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Policy Matters

Fourth Quarter 2022


Once upon a time there was a lady who would go home to Canada to visit her widowed mother at Thanksgiving. OK, seriously, I go home once or twice a year and I’ve started seeing a difference in my mother (now 92). My brother, who lives near her, keeps me up-to-date on her wellbeing regularly. Here is what we’ve noticed in the last few years:

  • It started with insecurities about doing her own finances and banking (my brother has been helping her for the past three years)
  • Mom is increasingly confused, not just about her finances, but life in general
  • Forgetfulness. I tried to explain it away and thought “I forget things too,” but on my last two visits, I’ve really noticed it. She has even missed some doctor appointments because she doesn’t mark them down in her calendar or didn’t enter them in correctly.
  • Her license was taken away two years ago so my brother now drives her to all her doctor appointments and keeps the dates and times (in addition to mom doing it)
  • Balance issues. She has fallen several times and, thank goodness, has not hurt herself. She has not had a stroke or any medical event to cause this issue with balance; it just seems to come on with age. She now knows to use her cane when she goes out, but around the house she doesn’t use it. She recently fell in the bathroom between the sink and toilet. We cross our fingers and pray that she doesn’t fall again and have broken bones or head trauma.
  • Mom now does (thankfully) realize she needs to wear her 24-hour-service medical alert device at all times. We purchased this for her about six years ago when she had a heart attack, but for several years she would only use it occasionally. So her confidence in her own health and stability has declined.
  • She doesn’t prepare and eat meals that are nutritious enough, so this summer I tried several senior meal services for her. The first service delivered meals frozen and, according to mom, they had no flavor. So that didn’t last long. Next I tried another service that my friend uses for her own mother and my mom put those in the freezer and eventually ate them, but she doesn’t want any more. So for now we just check to make sure she is eating OK and my brother brings her occasional meals his family has cooked.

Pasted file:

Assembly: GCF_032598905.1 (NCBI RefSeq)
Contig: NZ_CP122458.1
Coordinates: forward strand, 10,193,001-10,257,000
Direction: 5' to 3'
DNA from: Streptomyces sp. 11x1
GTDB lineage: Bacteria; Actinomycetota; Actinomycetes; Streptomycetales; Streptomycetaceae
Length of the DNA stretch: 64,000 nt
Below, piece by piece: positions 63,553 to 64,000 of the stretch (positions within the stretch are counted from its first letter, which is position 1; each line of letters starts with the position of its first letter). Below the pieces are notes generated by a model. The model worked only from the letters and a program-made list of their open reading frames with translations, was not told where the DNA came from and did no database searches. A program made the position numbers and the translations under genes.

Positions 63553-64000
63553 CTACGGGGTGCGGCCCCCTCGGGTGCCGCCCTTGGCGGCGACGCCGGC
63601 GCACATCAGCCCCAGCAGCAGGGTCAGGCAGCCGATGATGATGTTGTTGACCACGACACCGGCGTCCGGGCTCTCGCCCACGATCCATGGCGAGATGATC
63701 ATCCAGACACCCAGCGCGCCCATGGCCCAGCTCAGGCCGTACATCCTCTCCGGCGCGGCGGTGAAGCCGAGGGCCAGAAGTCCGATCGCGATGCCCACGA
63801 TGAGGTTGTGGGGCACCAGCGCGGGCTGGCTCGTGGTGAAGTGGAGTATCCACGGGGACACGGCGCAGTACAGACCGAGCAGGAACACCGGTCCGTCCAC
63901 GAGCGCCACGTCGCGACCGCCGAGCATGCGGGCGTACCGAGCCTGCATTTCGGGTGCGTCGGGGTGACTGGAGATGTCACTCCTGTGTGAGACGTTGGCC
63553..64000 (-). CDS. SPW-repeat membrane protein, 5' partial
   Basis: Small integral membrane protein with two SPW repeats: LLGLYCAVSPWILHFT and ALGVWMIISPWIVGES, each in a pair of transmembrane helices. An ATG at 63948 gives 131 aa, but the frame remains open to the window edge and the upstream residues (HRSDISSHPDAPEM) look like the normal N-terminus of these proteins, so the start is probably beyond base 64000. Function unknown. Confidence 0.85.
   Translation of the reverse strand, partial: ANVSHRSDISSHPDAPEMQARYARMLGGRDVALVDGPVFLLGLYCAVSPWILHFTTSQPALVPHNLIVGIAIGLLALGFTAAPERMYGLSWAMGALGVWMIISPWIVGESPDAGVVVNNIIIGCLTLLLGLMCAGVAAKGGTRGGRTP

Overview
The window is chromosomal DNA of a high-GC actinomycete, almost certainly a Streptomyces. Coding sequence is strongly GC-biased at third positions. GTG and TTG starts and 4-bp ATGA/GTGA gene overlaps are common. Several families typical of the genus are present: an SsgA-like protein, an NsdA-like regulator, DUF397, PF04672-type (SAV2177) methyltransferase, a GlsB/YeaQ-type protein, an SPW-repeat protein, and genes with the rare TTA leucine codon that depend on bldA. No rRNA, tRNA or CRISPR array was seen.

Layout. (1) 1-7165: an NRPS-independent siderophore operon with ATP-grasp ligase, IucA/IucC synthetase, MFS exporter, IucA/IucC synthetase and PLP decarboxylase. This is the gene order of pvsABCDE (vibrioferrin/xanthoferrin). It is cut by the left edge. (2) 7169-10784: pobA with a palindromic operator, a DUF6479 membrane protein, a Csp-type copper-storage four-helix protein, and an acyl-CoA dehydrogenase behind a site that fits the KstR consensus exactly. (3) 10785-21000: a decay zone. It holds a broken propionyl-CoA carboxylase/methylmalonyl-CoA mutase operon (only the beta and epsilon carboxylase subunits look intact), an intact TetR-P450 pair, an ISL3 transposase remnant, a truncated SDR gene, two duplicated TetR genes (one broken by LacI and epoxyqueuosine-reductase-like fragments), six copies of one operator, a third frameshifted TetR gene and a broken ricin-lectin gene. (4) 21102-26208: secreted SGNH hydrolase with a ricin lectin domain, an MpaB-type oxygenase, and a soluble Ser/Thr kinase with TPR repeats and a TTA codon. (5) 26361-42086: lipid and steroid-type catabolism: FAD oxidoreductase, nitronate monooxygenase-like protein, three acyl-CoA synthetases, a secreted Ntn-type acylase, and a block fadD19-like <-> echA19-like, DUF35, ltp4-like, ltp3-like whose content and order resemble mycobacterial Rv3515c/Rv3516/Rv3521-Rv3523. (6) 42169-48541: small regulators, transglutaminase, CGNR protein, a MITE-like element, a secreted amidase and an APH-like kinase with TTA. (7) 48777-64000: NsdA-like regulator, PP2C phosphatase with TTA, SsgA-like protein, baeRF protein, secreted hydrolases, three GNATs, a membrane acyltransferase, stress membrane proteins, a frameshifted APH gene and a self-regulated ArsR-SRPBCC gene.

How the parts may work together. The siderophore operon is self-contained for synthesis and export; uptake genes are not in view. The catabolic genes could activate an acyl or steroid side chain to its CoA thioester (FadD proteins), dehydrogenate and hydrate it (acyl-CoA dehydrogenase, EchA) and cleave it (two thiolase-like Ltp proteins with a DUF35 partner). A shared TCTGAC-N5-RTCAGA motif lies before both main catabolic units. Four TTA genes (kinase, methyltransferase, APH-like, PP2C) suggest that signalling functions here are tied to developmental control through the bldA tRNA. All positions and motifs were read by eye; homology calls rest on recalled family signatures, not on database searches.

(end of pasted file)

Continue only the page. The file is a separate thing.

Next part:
About two years ago we contacted a service to have a caregiver come see mom and help with household chores, grocery shopping, and food prep. The first day, the lady came and mom ended up serving her coffee and cookies. Mom told us she didn’t need to come back; that she could look after herself.

We have talked to mom about going into an assisted living facility where several of her friends live, but she doesn’t want to talk about it now (“Maybe in a few months,” she tells us). As my brother says, mom is very good at deferring or saying what she knows we want to hear and then doing what she wants. If we could convince mom to allow a caregiver to come in to assist with everyday activities, it would make my brother’s life easier (and allow him to be son, not full-time caregiver), plus we know mom would enjoy the company.

If she had an LTCi policy, she wouldn’t be eligible to go on claim yet because she can still take care of herself. But when the times comes, if she had a policy I know it would be easier to convince her to get help.

When I saw this article in Think Advisor, I thought it hit the mark with what your clients (and you) ought to be thinking about with the holidays and visits approaching. And timing is everything: By the time I started in the LTCi arena, my parents were already in their 80s, so getting them a policy wasn’t possible. And please urge your clients to talk to their parents sooner than later. When they start seeing differences like the ones we’ve been seeing in my mom, it’s too late to get coverage.

I hope you glean some good tips to share with your clients. And I'm just a phone call or email away for help.

Jill MacNeil
LTCi and Hybrid Specialist


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